From the off, I’d like to state that the following is categorically not an attack oncasual gamers, bandwagon-jumper-on-errs, or people who wear thick-rimmed glasses without any prescription in the lenses.
Nor will it be a discussion on where the ‘cool’ line is drawn. Are you only a real gamer if you can remember the theme tune to New Zealand Story without looking it up on YouTube? Are you just a dumb poser if you don’t know what the hell New Zealand Story even is? Who the hell cares, man? We’re not at high school anymore.
But I’m sure the very recent (and very sudden) culture shift hasn’t gone unnoticed.
For the first time in history, it’s apparently now cool to be a geek.
The global value of the video games industry has surged over the last decade, now hovering somewhere around the $70bn mark. Make no mistake, the industry has always been worth a dime or two (even in the Atari home console days), but for the first few decades the money only ever circulated between those who made games and those who played them. Maybe a bit of merchandizing too, but whatever.
All of a sudden, gaming and all the nerdy associations which go with it are now heralded as a fashion statement, and people buy into fashion statements. Before you know it, some savvy marketer realizes this and starts cashing in on it, selling a lot of pointless crap that he doesn’t understand to a group of people with more money than personality.
Can’t be angry at the marketers. Their business is to make money, not care about gaming culture. But can we be angry at the vapid consumers who are buying into the culture only because it’s now deemed acceptable?
Kinda. But being irritated by it isn’t the same as hating all the new fans who suddenly like Band X because you’ve been following them since ’82.
The difference is, nobody treated you like a social outcast for liking Band X for thirty years, then all of a sudden agreed the band is awesome after all.
So that’s an annoying aspect to the whole ‘geeks are cool’ thing of late. I’m not saying that growing up as a nerd is anywhere near the worst stigma at the puberty party, but it’s a bit rich that we had to almost seem ashamed of such an innocent hobby for so many years only for everyone to join the road after we’ve paved it.
But the Hipsters Might Cure Cancer. Seriously.
What? Yes, I did just say that. Stick with this as we move over to the flip-side.
Firstly, the reason why it’s a bit puerile and childish to hate your favorite indy band as soon as they become mainstream is because you’re supposed to want them to succeed. You haven’t been supporting them all these years with the hopes that they can’t fill out anything more than a small club or buy decent coke, have you?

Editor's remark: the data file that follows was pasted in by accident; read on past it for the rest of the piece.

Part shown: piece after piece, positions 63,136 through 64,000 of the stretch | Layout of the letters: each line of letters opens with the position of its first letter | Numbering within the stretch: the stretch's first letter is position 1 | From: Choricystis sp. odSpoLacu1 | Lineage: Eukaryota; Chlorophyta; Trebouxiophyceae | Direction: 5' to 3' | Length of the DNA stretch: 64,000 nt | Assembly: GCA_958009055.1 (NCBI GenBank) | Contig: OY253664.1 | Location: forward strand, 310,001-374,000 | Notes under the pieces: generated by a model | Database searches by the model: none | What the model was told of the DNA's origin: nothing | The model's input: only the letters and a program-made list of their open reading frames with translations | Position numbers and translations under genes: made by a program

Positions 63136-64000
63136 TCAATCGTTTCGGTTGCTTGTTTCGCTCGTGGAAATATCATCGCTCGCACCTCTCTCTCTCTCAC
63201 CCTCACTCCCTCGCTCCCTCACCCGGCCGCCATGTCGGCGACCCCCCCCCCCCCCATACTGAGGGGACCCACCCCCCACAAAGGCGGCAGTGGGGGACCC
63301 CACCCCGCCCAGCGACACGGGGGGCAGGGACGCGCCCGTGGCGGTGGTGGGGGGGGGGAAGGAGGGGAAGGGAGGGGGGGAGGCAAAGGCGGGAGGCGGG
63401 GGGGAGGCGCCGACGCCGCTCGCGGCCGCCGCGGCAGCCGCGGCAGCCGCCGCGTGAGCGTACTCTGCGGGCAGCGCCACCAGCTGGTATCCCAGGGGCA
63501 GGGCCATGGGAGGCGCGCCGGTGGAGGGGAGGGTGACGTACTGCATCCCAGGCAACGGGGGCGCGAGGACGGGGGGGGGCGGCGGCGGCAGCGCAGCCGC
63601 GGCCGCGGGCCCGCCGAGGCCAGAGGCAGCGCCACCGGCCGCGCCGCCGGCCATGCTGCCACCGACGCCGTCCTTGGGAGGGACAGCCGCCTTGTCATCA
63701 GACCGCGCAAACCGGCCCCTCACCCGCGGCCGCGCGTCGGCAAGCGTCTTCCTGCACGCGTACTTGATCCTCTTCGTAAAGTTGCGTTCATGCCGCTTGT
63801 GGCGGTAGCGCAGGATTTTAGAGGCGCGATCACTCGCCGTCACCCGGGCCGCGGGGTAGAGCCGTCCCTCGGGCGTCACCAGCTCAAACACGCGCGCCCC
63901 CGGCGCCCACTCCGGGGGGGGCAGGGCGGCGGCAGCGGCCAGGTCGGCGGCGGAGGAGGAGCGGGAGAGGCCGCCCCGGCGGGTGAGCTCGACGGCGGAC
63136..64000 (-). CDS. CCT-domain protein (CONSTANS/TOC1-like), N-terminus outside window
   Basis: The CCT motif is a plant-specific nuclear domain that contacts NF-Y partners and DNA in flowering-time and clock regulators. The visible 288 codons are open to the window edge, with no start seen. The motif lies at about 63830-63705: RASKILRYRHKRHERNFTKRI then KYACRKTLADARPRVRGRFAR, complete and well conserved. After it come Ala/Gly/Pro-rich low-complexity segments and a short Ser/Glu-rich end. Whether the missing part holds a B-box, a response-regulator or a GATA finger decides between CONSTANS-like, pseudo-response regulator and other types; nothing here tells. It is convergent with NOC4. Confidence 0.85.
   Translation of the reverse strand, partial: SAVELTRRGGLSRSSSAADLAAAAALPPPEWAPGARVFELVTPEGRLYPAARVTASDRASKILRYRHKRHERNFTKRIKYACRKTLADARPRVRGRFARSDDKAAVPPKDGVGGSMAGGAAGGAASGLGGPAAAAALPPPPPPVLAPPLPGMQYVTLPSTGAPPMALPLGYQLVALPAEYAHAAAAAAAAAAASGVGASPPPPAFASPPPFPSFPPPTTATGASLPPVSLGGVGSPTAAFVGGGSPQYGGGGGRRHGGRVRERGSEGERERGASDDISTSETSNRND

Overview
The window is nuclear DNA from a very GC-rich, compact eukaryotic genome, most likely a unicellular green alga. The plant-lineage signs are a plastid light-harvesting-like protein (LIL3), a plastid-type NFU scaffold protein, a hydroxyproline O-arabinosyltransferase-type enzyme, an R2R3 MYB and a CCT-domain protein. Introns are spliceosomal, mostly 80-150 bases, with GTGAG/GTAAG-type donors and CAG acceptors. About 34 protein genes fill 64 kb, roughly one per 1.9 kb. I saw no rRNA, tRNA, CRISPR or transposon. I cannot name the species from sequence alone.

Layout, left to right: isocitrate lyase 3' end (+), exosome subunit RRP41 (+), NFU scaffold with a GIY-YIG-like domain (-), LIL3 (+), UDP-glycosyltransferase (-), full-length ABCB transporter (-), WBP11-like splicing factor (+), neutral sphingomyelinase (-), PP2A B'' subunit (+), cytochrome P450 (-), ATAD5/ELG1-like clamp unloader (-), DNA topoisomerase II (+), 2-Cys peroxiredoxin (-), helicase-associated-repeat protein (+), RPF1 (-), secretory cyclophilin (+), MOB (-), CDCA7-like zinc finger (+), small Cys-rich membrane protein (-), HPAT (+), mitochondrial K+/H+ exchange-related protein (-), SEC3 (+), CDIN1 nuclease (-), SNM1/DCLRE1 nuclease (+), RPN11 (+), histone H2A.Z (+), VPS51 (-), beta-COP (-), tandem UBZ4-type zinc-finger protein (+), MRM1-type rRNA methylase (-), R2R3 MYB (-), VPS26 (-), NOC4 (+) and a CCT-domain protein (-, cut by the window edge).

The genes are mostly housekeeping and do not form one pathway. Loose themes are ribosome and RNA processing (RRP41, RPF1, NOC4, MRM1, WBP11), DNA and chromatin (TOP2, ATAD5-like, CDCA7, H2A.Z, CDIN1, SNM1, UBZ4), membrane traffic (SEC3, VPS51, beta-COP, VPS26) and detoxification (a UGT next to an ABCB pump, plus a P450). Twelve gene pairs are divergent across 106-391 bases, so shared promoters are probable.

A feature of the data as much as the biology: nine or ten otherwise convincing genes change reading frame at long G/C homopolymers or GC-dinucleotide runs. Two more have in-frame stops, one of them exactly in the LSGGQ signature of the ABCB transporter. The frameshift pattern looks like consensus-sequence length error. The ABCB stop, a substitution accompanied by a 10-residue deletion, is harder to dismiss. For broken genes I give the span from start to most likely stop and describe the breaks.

A similar principle could be argued for the explosion in gaming, minus the drugs (although playing Guild Wars on mushrooms is one hell of an experience). Gaming is now accepted as a social experience, as an art form; already the shrill accusations that games turn you into a school-shootin’ psychopath are becoming more infrequent and sounding sillier by the day. If the price of having this brilliant art form accepted by – and accessible to – the masses is having some hipsters on board who claim to play games to look ‘alternative’, then I’m all for it.
Without the glorification of geekdom, we almost certainly wouldn’t see the likes of Felicia Day making a mainstream success of herself, and that’s not the kind of world I want to live in. Remember: for every wannabe ‘gamer girl’ who puts on some thick-rimmed glasses, an actual hot girl who genuinely loves WoW just came out of her basement.
The Knock-On Effect
Taking things one step further, the more society embraces nerdy pursuits as being ‘sexy’ (whatever that means), the more society benefits. Compare and contrast Bill Gates’ image in the 90s, with Steve Jobs’ image in the 21st century.
The acerbic web writer Maddox ruthlessly picked apart the ‘geeks are sexy’ thing in an article last month. While his schtick has always been to go a bit over the top, and he talks about science rather than gaming, he does hit the nail on the head and I’ve even borrowed a couple of his observations here.
But I think he’s missing the bigger picture.
This isn’t about protecting hobbies and interests. If gaming is embraced, it puts a lot of money into the industry. This money creates the kind of jobs out-of-work creatives would kill to get into. It fuels interest and puts bums on seats at places such as the NYFA game design school. In turn, it creates better games.
And outside of gaming, this glorification of intellectual pursuits can by a boon to the science and technology sectors, to such an extent that I wouldn’t be surprised if someone who got into biochemistry after Portal left a big impression on her went on to cure cancer.
Honestly. It’s just a numbers game – someone is going to do it, so why not a newly-transformed geek?
So let’s welcome everyone, old and new, into gaming. Let’s get more people into programming and app development and science.
But just not like this…
… Good lord, not like this:
Do you agree with my irrefutable logic, or do you still think get irate at hipsters jumping on the game bandwagon? Either way, leave a comment below. Fiiiiiiight!